CHARLOTTE, NC (FOX 46) - The Charlotte School of Law campus in Uptown Charlotte is still operating under business as usual. In fact, school officials announced a new interim dean on Monday.
A visit to the schools website shows a different story. As of now, they they aren't accepting new students for the summer or fall semester.
This comes after the school was placed on probation by the American Bar Association last year for reportedly not preparing students well enough to become lawyers.
"There are some firms that don't want to work with Charlotte School of Law students, which they have an image and reputation, so it's unfair but it's what they have to do," said Talece Hunter, a former student.
For Talece Hunter, the Charlotte School of Law was her dream, because it was the only law school within the Queen City. That was especially important considering she had already purchased a home in this area.
"I always wanted to go to law school, it's been a goal all of my life," said Hunter.
But her dream, turned into a nightmare. The probation from the ABA and a loss of federal student aid forced her to leave.
"I am very upset and frustrated mainly because financially it's killing me now." Hunter said. "I am $76,000 in the hole and because of their accreditation issues, most credits are not going to transfer. I will be a one out all over again, which means another year of school, another year of tuition," said Hunter.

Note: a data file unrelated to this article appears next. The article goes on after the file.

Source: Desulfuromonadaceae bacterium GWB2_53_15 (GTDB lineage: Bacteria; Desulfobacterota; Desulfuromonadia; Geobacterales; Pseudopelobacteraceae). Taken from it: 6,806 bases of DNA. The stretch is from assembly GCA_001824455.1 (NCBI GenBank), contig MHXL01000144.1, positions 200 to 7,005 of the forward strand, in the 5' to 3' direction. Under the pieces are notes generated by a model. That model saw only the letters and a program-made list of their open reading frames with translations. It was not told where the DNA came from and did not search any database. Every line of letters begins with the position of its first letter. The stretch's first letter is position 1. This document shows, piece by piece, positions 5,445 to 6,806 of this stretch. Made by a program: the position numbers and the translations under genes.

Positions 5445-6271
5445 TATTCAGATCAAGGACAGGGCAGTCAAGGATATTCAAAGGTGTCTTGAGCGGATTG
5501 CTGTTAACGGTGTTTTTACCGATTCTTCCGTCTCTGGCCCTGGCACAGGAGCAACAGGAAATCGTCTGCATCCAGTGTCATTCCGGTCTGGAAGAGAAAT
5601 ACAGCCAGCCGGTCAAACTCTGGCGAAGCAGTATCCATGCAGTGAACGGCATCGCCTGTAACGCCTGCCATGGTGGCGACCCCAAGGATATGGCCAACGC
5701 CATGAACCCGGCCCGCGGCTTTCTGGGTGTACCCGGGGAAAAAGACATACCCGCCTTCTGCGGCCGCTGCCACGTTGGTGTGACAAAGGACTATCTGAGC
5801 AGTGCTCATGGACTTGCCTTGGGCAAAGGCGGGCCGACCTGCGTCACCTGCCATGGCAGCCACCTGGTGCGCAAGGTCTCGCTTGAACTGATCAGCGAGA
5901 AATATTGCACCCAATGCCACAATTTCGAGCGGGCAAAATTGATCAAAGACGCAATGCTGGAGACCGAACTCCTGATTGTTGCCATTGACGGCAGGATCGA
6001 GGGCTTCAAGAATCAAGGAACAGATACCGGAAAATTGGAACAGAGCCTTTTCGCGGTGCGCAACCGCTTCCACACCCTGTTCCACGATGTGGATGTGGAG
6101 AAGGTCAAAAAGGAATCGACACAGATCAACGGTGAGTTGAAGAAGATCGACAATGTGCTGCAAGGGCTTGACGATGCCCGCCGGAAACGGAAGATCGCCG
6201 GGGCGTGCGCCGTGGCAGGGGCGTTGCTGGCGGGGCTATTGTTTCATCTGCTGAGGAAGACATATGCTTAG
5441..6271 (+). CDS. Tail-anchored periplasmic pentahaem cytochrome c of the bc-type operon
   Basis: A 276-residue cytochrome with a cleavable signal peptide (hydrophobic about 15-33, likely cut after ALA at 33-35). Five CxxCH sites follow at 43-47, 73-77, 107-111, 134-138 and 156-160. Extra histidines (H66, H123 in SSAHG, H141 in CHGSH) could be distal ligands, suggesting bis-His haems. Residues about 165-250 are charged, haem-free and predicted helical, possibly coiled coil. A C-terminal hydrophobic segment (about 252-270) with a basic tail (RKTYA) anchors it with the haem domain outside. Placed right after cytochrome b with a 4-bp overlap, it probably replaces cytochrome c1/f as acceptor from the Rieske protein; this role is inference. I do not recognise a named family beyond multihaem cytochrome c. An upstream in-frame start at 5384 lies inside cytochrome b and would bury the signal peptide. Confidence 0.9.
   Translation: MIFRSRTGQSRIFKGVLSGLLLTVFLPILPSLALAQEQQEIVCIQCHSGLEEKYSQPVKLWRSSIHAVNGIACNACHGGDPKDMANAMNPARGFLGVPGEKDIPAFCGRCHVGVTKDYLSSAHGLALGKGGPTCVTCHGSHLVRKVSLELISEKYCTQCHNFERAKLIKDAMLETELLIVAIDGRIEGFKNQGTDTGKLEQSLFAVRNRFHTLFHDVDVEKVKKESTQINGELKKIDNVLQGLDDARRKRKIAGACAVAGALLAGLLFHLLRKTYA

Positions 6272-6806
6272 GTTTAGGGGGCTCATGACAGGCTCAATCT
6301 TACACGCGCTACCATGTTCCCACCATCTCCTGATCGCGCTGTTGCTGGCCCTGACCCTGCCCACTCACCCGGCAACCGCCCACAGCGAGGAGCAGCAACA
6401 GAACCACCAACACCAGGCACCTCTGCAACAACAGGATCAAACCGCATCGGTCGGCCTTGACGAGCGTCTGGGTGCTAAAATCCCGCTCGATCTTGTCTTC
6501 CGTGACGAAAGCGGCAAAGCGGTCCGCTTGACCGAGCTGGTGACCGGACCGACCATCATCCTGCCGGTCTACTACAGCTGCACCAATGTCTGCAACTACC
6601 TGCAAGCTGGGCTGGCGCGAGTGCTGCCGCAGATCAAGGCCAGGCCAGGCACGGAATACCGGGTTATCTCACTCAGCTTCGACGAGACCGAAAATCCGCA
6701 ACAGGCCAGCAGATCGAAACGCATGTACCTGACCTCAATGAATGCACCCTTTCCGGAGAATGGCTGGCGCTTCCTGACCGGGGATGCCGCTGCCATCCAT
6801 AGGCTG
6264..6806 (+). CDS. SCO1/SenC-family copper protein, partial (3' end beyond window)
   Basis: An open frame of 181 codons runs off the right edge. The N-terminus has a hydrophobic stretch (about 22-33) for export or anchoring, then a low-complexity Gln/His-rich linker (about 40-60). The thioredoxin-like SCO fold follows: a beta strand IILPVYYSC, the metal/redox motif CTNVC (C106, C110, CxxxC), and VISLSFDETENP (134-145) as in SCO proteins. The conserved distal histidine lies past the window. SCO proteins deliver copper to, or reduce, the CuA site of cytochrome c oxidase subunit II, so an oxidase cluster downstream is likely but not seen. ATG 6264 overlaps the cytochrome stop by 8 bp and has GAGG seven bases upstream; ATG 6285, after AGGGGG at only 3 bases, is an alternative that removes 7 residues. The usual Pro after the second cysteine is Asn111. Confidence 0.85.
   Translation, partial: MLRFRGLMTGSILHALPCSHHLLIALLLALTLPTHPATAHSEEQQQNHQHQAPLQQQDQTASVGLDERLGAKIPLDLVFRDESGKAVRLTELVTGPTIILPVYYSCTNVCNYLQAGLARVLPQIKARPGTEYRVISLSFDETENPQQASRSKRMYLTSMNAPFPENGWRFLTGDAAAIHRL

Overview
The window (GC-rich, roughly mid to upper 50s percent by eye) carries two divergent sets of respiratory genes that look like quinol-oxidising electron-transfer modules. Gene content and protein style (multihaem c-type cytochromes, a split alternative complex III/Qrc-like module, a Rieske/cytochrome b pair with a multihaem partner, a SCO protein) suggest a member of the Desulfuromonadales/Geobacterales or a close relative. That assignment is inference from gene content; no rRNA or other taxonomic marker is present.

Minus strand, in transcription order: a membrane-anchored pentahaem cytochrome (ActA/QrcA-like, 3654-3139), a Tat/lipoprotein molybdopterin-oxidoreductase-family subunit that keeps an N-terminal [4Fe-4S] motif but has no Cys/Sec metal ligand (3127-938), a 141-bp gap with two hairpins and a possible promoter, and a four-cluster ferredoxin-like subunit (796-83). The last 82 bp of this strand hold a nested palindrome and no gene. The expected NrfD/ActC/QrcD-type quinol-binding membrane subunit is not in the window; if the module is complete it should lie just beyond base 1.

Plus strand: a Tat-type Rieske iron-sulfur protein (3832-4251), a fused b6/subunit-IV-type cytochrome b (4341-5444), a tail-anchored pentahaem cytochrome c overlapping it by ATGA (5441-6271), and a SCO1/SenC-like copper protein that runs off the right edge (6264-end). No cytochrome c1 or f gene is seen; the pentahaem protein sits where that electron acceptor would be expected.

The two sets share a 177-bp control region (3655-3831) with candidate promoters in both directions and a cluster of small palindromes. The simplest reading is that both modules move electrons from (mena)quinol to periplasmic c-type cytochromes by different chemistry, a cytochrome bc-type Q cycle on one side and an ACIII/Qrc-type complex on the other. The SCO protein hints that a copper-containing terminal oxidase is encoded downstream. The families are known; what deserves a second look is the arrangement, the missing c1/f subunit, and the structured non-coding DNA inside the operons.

Hundreds of students are continuing to file lawsuits, including Talece Hunter.
Sidney Fligel, an attorney with James Scott Farrin, is one of the attorney's working on more than 300 individual cases.
"I feel for every one of these students. I know the stress involved in taking the bar exam and trying to find employment, especially here in Charlotte. The Charlotte School of Law did not make it any easier and in fact probably made it harder," said Fligel.
For Talece Hunter, she's still searching for her next option, even if it's outside of Charlotte.
"I am not going to let me dream die, I am going to do whatever I have to do, but paying double rent and all is not financially sound," said Hunter.
The future of the Charlotte School of Law remains unclear. Students say the school has consolidated their uptown campus.
Lawyers say it could also take years for the lawsuits against the school to be settled.